Press Release 新聞稿

HKMA urges Citizens to get Influenza Vaccine





季節性流感疫苗接種計劃已於上月展開,醫學會傳染病顧問委員會聯席主席曾祈殷醫生表示,在新冠病毒疫情下,市民如同時感染新冠病毒和流感,併發症及死亡率均會大大增加。根據英格蘭公眾健康(Public Health England, PHE)的研究,同時感染新冠病毒及流感人士的死亡風險,比只感染新冠病毒的人高出一倍以上[1],因此接種新冠疫苗和流感疫苗同樣重要。



















5 November 2021

 Hong Kong Medical Association urges Citizens to get Influenza Vaccine


Entering the winter influenza season, the Hong Kong Medical Association (HKMA) held a press conference on 5 November to call on the public to get the seasonal influenza vaccine (SIV). The President of the HKMA, Dr. CHOI Kin, along with the HKMA Council Members and fellow medical students, demonstrated SIV vaccination on the spot to encourage the public to get vaccinated to prevent the double attack of influenza and COVID-19.


The seasonal influenza vaccination program was launched last month. Dr. TSANG Kay-yan, the co-chairman of the Advisory Committee on Communicable Diseases (ACCD) of the HKMA, stated that under the COVID-19 pandemic, if a person were co-infected with the COVID-19 and influenza, complications and the risk of death would increase enormously. According to the analysis from the Public Health England (PHE), the risk of death is more than doubled for people who catch flu on top of coronavirus, compared to coronavirus alone[2]. Therefore, vaccinations for the COVID-19 and influenza would be equally important.


Overseas governments have different guidelines for the interval period of the two vaccinations. The US Centers for Disease Control and Prevention (CDC) advises that flu vaccines and COVID-19 vaccines can be given at the same time. Australia suggests having an interval of 7 days, while the Hong Kong Centre for Health Protection (CHP) recommends 14 days apart. The HKMA agreed that the 14-days interval could be used to closely monitor the side effects of the two vaccines. In this regard, citizens should plan ahead and make appointments for both vaccinations accordingly.


Dr. CHAN Yee-shing, another co-chairman of the ACCD, reminded the general public that vaccination was still the best and a safe way for influenza prevention, and a person could still catch seasonal flu even if they wear a mask. Dr. CHAN mentioned that many people mistakenly believed that flu symptoms were mild, but serious complications could lead to death. According to the data provided by the Department of Health, 601 cases of influenza-associated admission to the Intensive Care Unit or death (356 deaths) were recorded during Year 18-19 influenza season. As the SIV takes two weeks to act, the public should get vaccinated as soon as possible.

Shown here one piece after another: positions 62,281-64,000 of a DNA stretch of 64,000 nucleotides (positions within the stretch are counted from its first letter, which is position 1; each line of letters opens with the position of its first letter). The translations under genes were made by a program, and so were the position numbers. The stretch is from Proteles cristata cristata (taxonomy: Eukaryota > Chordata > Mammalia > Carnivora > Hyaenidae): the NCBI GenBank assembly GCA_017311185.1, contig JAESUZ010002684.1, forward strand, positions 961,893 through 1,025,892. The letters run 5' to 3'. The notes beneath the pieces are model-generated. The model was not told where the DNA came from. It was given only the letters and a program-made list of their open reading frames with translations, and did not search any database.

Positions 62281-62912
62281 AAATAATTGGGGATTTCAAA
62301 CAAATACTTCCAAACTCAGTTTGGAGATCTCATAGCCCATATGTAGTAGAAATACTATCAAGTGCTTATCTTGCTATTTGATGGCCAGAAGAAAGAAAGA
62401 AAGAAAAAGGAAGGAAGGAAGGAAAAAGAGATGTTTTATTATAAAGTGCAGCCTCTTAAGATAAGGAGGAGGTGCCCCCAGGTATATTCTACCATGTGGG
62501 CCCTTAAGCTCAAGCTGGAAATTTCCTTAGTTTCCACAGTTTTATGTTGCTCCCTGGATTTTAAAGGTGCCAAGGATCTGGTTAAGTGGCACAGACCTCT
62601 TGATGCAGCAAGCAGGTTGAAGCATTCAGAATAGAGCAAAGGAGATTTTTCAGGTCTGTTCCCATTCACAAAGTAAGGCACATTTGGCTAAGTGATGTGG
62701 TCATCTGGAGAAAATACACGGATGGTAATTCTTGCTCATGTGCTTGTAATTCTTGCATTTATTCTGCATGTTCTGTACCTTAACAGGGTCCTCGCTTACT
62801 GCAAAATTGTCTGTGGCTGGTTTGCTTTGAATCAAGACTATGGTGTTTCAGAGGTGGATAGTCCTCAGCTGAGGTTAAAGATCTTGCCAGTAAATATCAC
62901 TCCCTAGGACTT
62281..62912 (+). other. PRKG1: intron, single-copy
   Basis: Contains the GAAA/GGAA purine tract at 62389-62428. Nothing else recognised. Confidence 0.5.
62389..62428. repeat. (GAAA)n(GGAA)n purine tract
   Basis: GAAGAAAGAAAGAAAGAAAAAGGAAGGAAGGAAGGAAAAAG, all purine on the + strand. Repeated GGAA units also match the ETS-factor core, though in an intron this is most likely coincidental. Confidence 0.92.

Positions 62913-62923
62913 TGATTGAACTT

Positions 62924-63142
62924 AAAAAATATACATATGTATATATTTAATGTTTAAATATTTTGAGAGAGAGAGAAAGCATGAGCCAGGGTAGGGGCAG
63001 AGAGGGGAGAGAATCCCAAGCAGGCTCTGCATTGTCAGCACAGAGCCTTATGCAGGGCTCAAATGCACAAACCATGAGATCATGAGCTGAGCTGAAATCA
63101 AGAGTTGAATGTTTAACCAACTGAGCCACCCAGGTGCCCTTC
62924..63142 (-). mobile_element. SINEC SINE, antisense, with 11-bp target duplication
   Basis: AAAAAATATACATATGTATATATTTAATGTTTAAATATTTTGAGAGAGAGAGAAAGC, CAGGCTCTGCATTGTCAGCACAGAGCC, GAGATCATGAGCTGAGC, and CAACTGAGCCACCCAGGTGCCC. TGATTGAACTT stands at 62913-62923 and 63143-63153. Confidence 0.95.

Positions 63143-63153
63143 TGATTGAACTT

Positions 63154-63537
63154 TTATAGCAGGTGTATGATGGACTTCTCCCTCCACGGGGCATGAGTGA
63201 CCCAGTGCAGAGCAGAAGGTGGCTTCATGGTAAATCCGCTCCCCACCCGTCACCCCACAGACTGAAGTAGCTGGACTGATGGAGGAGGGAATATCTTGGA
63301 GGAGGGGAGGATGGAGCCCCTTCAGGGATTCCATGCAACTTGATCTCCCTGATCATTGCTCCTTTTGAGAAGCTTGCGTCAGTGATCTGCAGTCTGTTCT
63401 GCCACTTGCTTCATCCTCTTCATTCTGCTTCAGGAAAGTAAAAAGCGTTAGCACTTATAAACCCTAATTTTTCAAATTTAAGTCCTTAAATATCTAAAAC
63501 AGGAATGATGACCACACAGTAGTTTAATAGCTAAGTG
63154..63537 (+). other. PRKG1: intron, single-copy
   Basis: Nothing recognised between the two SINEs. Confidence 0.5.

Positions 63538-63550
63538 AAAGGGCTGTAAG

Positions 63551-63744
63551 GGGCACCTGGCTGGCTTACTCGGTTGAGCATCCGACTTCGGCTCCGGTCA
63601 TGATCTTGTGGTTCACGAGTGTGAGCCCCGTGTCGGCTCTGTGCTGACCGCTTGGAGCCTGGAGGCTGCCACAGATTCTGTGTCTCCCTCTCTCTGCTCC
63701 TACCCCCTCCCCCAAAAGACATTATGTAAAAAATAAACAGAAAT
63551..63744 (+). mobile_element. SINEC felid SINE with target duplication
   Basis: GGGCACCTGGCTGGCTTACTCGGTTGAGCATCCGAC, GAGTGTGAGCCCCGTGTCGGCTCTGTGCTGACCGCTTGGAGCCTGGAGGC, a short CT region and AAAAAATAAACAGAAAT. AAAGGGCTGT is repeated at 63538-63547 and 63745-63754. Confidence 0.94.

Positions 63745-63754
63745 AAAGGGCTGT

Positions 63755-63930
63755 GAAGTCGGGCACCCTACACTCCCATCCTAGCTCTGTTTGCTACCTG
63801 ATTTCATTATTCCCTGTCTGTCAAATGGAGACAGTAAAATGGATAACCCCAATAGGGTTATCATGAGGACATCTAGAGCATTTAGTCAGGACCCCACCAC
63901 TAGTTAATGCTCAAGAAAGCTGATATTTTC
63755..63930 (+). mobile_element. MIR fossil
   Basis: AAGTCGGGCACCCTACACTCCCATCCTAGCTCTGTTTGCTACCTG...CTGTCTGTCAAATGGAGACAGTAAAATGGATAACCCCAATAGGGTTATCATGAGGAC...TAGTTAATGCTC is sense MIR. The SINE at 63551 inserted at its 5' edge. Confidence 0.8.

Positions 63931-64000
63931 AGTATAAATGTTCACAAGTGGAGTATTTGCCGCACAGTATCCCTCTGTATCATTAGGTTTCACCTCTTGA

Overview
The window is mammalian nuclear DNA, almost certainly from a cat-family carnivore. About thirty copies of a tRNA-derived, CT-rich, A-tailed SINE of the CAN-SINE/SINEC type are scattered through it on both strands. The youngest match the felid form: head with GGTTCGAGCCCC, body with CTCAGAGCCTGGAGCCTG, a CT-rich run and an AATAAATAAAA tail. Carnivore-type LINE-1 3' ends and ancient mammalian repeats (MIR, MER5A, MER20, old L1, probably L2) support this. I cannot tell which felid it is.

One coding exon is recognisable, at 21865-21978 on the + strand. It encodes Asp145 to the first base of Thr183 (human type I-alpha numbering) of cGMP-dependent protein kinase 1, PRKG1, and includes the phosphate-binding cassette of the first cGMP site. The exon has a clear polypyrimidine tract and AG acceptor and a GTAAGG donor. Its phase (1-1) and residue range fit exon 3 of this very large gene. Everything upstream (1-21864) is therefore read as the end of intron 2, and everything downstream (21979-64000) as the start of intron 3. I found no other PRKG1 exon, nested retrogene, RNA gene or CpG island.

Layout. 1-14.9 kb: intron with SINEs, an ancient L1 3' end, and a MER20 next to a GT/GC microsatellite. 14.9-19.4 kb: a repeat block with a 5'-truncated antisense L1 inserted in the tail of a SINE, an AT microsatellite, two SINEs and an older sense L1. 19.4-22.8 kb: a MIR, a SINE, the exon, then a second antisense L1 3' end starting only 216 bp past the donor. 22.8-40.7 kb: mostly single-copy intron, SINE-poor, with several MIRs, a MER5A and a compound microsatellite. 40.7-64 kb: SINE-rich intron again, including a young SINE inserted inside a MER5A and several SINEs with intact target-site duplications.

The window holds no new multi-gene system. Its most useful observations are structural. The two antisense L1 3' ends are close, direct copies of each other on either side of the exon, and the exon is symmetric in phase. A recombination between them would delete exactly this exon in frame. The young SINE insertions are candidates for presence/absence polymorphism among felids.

In addition to vaccination, the public should also stay vigilant in personal hygiene for prevention, such as maintaining good indoor ventilation and washing hands after touching the mouth, nose and eyes. People with weaker immune systems, such as children and the elderly, should avoid crowded public places.  Last but not least, the public should consult professional advice from their family doctors on influenza vaccination.


The HKMA also received reports from private doctors regarding the limited supply of SIV this year and worried that the number of vaccines could not cope with the great demand before the winter influenza season. The HKMA President Dr. CHOI Kin urged the Government to maintain close communication with pharmaceutical companies to ensure SIV supply to Hong Kong would be sufficient.







Notes to editors: The Hong Kong Medical Association, founded in 1920, aims to bring together Hong Kong's government, institutional, university and private medical practitioners for an effective exchange of views and co-ordination of efforts.  The foremost objective of the Association is to safeguard and promote public health.  The Association speaks collectively for its members and aims to keep its members abreast of medical ethics, issues and advances around the world.  In fulfilling these goals, the association hopes to better serve the people of Hong Kong.


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